The other reason for greater material use with crystalline cells is that, because they are handled as individual cells, they must be robust enough to withstand mechanical handling. So a good proportion of the cell is actually there just to provide support to the active junction. This is also an issue that manufacturers are working to improve, with cells slowly becoming thinner in recent years (though not by a great deal).

Thin-film panels don’t have these problems, so may use less than one per cent of the semiconductor material as a crystalline panel. An example is the Kaneka thin-film modules. These have an active material thickness of just 0.3 micrometers. Compared to a typical crystalline cell thickness of 100– 200 micrometers, this is as little as 1/600th of the silicon and that doesn’t take into account the silicon wasted by the cutting process for crystalline cells.

There are two reasons why silicon use can be an issue. The first is the embodied energy of the silicon — it takes a lot of energy to make the highly purified silicon used in solar panels. The second is the fact that highgrade silicon suitable for this sort of use can be in short supply due to the demand for it in both solar cells and integrated circuits, although with recent economic events, there is now a glut of manufacturing capacity driving panel prices down.

Indeed, prices in the US have been less than US$3 per watt for many brands for a while now. While Australia hasn’t reached that level yet, there are signs that prices are indeed becoming more realistic, with panels approaching the $5 per watt mark and some direct imports being cheaper still.

PANEL RATINGS
There’s a number of different ratings on solar panels, so let’s have a look at what they are and what they mean.
Rated (peak) power
: This is the maximum sustained power output of the panel, assuming a level of insulation (strength of light falling on the panel) of one kilowatt persquare metre. In general, the solar panel’s rating is the rated peak power.
Nominal voltage (Vn): The system voltage that the panel is designed to be used in. A 12-volt panel is designed for a 12-volt system but will produce voltages well above 12 volts. Some panels can be rewired to suit six- or 24-volt systems. Other panels are designed for grid-interactive systems and have nominal outputs of 48 volts or even higher.
Voltage at peak power (Vp): This is the voltage measured across the panel when the panel is producing peak power. Current at maximum power (Im): The maximum current available from the panel at peak power.
Open circuit voltage (Voc): The maximum voltage available from the panel with no load attached. This is usually around 21 volts for a 36-cell, 12-volt unit.
Short circuit current (Isc): The current obtained when the output of the panel is short-circuited with an insolation level of 1000 watts per square metre at a panel temperature of 25°C.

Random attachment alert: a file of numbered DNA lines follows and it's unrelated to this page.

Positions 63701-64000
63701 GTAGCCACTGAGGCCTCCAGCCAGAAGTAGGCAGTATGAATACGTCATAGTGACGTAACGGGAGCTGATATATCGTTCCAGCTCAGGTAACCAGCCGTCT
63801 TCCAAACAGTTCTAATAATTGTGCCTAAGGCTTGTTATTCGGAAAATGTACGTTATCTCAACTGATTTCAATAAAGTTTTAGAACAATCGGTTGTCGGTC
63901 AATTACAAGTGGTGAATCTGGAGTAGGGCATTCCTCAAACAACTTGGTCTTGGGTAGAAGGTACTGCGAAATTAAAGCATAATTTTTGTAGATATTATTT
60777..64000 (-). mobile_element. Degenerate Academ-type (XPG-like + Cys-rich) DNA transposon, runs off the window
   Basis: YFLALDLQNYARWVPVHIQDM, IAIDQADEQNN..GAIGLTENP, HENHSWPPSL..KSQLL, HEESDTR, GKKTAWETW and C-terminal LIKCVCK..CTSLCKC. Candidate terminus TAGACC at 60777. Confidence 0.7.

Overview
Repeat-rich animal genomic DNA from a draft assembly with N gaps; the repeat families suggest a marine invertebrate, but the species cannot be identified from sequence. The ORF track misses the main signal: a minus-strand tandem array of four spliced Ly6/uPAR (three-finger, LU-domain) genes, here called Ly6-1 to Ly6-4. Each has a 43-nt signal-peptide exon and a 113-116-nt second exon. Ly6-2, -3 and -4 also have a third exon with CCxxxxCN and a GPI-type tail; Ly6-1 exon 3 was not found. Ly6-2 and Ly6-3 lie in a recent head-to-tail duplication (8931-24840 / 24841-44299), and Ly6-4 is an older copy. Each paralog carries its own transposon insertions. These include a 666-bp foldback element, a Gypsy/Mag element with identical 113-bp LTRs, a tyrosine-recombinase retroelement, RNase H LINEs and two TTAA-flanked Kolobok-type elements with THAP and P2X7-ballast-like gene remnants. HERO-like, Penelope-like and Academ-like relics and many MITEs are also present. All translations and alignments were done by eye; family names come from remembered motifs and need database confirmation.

Temperature at rated power: This is the temperature the solar panel manufacturer rates its panels at. Most panels are rated to put out their maximum power at 25°C, a rather unrealistic figure given that the panel temperature under typical Australian conditions can be up to 70°C.
Temperature coefficient:
The figure that tells you at what rate a panel’s output decreases with rising temperature. For instance, a panel with a temperature coefficient (of power) of -0.3per cent/°C means that for every degree of panel temperature above 25°C, the output decreases by 0.3 per cent. This doesn’t sound like much of a decrease until you realise that the panel might be running at 70°C. In this case, the decrease is 45 (the increase above 25°C) multiplied by 0.3, or 13.5 per cent, a significant amount. If you live in a hot climate, you should look for panels with as low a temperature coefficient as possible. Temperature coefficients can be specified as a change in output voltage, output current or maximum power. Sometimes, only the power figure is given, sometimes all are provided and sometimes none is!
Current-voltage (IV) curves:
These are graphs of output voltage versus current for different levels of insulation and temperature. They can tell you a lot about a panel’s ability to cope with temperature increases as well as performance on overcast days. Obviously, the most important ratings when doing calculations for a power system are the voltage and current at maximum power. A system is rarely calculated using panel wattage ratings, as this is a function of both the voltage and current. Some panels are rated at slightly higher or lower voltages than others and this affects the amount of current available. The open-circuit voltage and shortcircuit current ratings are important from a safety point of view, especially the voltage rating. An array of six panels in series, while having a nominal 72-volt rating, can output over 120 volts DC — more than enough to be dangerous.

Heat and shading